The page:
The goal of the research in my laboratory is to understand fundamental paradigms that govern metabolic network design. We use a bacterial model system and emphasize a biochemical genetic approach that utilizes in vivo analyses to inform the design of in vitro experiments. Currently the research in the lab is focused on two general goals.

1) Understanding the Rid system of endogenous metabolite stress.

My laboratory recently identified a new stress system that is conserved across all domains. We showed that enamine metabolites, which are necessary intermediates in some PLP-dependent reactions, are able to damage cellular components. The RidA protein family (previously YjgF/YER057c/UK114) is responsible for deaminating the enamines to generate stable keto acid products. These findings have opened an exciting new field of study in the lab. Immediate questions include; which enzymes generate enamine stressors? Which enzymes are targets of the damage? What is the specificity of RidA homologs? What are the biochemical consequences of lacking RidA in various organisms? This project has not only defined a new stress and cellular response to it, but has implications for our understanding of the composition and characteristics of the cellular milieu.


2) Exploring metabolic integration and redundancy

By virtue of the selective pressure exerted through millions of years of evolution, a living cell is likely to be the most well tuned and complex system in existence. The research in the laboratory uses classical approaches and emerging technologies to better understand the molecular details of metabolic processes and identify the mechanisms used to integrate these processes into a productive physiology. In our study of metabolic integration, we use a well-characterized biosynthetic pathway as a “nucleation point” from which to build and expand a model system. Our strategy has been to utilize genetic techniques to identify metabolic connections to this central pathway and thus build a defined network that we can then dissect on the molecular level. Recent addition of collaborators with metabolomics and mathematic modeling expertise has invigorated these studies, which have been the long term interest of the lab. Moving forward we will test the predictions from metabolomics data and mathematic models of metabolism with in vivo genetic biochemical approaches.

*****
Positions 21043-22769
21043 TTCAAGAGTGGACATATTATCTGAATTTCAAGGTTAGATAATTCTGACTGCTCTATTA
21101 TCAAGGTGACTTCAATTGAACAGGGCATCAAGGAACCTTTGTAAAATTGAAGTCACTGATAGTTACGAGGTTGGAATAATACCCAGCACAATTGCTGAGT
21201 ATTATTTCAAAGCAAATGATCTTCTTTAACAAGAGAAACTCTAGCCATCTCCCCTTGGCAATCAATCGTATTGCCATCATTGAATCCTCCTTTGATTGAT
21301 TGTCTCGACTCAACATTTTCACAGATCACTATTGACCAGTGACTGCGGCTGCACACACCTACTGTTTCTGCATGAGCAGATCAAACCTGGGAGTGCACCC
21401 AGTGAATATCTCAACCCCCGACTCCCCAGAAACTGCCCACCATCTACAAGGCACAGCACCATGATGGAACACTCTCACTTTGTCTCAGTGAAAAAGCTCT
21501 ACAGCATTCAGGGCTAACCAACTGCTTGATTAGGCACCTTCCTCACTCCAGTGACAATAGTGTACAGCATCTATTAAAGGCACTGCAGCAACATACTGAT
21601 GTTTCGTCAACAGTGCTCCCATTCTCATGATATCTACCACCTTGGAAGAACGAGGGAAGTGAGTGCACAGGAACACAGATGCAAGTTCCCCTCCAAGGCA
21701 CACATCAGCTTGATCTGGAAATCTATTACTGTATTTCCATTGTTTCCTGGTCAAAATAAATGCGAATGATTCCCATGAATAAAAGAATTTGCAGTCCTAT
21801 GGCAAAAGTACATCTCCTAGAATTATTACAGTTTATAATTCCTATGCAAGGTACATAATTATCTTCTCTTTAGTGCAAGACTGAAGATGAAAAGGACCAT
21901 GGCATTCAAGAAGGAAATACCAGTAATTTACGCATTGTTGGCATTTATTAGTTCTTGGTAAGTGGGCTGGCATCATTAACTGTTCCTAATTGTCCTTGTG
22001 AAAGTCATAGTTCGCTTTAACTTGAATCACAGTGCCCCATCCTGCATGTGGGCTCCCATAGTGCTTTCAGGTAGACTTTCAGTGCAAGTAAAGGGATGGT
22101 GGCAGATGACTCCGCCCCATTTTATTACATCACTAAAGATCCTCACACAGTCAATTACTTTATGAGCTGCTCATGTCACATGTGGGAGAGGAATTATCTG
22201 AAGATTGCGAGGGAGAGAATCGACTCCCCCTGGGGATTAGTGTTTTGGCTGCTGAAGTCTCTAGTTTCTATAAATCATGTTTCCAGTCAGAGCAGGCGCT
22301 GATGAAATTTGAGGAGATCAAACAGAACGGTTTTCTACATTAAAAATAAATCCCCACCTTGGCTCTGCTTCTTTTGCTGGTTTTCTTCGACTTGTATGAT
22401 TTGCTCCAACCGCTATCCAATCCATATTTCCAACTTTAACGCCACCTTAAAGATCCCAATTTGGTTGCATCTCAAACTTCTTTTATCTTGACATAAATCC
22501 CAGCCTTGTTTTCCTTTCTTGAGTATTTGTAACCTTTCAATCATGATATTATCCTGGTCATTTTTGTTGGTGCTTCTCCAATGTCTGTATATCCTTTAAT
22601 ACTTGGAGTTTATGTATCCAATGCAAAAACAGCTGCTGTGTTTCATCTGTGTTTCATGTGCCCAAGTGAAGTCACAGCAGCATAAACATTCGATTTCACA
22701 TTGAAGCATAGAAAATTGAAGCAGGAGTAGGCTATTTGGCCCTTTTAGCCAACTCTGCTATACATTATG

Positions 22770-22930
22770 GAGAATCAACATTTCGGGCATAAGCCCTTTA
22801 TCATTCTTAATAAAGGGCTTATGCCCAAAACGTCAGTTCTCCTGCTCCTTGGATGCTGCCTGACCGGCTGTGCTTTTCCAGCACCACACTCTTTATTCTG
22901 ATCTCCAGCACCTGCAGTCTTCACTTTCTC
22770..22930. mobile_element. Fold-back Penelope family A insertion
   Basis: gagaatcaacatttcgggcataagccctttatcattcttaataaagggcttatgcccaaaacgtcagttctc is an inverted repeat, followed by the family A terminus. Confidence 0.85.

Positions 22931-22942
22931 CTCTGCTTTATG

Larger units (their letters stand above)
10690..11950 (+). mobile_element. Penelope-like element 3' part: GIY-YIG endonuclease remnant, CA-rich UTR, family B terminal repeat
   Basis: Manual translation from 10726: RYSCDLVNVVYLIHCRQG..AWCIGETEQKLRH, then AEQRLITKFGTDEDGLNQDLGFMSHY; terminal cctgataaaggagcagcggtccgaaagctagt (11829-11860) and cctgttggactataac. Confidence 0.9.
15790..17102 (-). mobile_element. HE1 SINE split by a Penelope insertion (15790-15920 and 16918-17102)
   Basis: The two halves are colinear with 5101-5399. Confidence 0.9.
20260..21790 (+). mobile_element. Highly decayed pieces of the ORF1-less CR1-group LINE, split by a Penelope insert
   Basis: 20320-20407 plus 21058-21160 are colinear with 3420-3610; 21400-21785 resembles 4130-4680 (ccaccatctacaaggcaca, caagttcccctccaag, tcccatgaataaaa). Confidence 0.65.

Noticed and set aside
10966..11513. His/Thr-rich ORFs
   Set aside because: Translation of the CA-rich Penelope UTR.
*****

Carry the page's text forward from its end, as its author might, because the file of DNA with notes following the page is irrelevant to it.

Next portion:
Mentoring Philosophy

My laboratory consistently has a strong and vibrant group of students that enjoy thinking about science and developing problem solving skills. We emphasize the development of models and the design of experiments to test them. Graduate and undergraduate students form the critical component of the lab community, which over time has also included, high school students, post-doctoral fellows and technicians. The laboratory emphasizes “big picture” thinking and thrives on complex questions that require one to integrate multiple variables and delve into the literature to recall the basics of metabolism, into which new data must be incorporated. Students from my laboratory have strong training in classical and molecular genetics particularly as applied to metabolic questions. They also utilize standard biochemical and molecular biological approaches. The direction of the research ensures that students will become familiar with the global metabolomics and mathematic modeling approaches used in Systems Biology. I strive to train students to think beyond linear pathways to appreciate the integrated nature of metabolism and the inherent chemistry that governs cellular processes.